Long-Term, Regular Exercise Helps Quality of Life for Women With Fibromyalgia, Study Says

Long-Term, Regular Exercise Helps Quality of Life for Women With Fibromyalgia, Study Says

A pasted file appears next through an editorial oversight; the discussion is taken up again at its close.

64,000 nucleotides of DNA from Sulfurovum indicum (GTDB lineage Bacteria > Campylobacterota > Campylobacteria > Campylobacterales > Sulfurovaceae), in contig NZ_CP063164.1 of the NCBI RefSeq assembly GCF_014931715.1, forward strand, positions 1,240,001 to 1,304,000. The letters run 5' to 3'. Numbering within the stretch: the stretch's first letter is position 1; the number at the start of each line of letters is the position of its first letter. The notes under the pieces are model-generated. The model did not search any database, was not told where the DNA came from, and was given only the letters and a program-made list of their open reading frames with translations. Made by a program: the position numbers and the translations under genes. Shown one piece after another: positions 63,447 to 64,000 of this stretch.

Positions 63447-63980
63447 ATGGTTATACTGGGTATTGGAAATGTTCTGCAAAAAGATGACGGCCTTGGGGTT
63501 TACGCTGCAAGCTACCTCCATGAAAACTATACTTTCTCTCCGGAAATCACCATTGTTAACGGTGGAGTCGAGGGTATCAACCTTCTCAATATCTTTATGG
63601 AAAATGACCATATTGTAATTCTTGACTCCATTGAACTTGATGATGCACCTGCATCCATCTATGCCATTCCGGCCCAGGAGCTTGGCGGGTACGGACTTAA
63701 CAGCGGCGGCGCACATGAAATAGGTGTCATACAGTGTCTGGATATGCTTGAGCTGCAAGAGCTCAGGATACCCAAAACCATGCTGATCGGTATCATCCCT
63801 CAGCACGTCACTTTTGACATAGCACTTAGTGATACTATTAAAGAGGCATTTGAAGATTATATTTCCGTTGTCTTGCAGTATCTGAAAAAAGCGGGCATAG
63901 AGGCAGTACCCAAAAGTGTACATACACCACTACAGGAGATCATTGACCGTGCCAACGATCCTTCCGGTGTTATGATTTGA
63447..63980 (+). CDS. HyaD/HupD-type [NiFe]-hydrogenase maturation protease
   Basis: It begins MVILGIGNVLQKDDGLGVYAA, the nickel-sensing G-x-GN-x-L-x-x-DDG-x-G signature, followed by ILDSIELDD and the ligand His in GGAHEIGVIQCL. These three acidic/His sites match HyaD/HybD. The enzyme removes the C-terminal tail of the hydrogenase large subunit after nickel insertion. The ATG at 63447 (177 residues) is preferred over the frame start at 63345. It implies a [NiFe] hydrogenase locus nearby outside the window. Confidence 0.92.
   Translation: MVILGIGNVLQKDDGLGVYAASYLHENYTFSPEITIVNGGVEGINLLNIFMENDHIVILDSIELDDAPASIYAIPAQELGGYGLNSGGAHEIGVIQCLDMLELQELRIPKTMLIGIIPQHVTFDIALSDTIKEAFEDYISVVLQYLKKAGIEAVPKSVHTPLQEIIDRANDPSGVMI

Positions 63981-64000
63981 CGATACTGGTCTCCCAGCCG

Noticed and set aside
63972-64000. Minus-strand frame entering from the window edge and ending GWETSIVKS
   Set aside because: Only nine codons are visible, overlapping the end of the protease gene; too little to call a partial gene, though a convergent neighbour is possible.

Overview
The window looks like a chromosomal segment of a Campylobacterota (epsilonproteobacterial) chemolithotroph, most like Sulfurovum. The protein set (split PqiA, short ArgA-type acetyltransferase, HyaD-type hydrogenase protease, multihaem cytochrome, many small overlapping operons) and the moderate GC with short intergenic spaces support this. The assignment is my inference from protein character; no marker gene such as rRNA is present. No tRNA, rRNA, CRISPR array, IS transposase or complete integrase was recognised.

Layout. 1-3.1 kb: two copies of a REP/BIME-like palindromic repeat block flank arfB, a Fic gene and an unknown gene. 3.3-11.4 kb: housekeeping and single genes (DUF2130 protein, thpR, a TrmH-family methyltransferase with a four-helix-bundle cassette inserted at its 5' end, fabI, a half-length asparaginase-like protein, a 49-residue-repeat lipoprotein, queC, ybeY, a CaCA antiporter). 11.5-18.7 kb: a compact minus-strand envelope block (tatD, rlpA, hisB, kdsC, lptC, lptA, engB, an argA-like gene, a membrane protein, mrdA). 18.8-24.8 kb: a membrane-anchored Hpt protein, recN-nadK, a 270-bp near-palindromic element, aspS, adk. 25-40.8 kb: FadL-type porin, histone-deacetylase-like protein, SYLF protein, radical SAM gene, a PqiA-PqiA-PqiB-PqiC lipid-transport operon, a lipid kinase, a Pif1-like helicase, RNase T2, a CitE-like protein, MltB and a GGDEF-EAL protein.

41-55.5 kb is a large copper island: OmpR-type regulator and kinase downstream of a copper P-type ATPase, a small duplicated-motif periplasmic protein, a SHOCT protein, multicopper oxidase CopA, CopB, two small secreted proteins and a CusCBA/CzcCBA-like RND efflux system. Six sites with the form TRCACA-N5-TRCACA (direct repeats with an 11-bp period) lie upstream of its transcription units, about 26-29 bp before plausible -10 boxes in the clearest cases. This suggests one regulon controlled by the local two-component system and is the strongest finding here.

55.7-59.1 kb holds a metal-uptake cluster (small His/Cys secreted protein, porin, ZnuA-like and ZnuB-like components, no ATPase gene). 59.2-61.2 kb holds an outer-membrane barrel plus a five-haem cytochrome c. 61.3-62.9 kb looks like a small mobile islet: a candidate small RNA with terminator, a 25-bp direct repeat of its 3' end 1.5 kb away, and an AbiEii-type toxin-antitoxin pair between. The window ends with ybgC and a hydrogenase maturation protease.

Regular, moderate to intense physical activity has long‐term benefits as far as fitness, pain relief, disease burden, and quality of life for women with fibromyalgia, a study found. The study, “Effects of a functional training programme in patients with Fibromyalgia: A 9‐years prospective longitudinal cohort study,” was published in the Scandinavian Journal of Medicine & Science in Sports. People with fibromyalgia have functional capacity levels similar to those of very old people, and often have trouble carrying out everyday activities, such as walking and lifting objects. Pain management often revolves around pharmacological therapy, as well as non-pharmacological treatments such as educational programs and physical exercise. Studies have shown that exercise improves physical fitness, health, and quality of life for people with fibromyalgia. However, those that focused on assessing the impact of physical exercise in fibromyalgia have only evaluated short-term outcomes. Researchers in Spain and Denmark conducted a study to investigate the long-term effects of a physical training regimen on pain, fitness, and quality of life of patients with fibromyalgia. A total of 40 women with fibromyalgia participated in the study. Twenty-four were assigned an exercise program, while the remaining 16 served as a control group. Those in the active group regularly and uninterruptedly engaged in physical activity through an exercise program — consisting of two weekly sessions of in-water exerci
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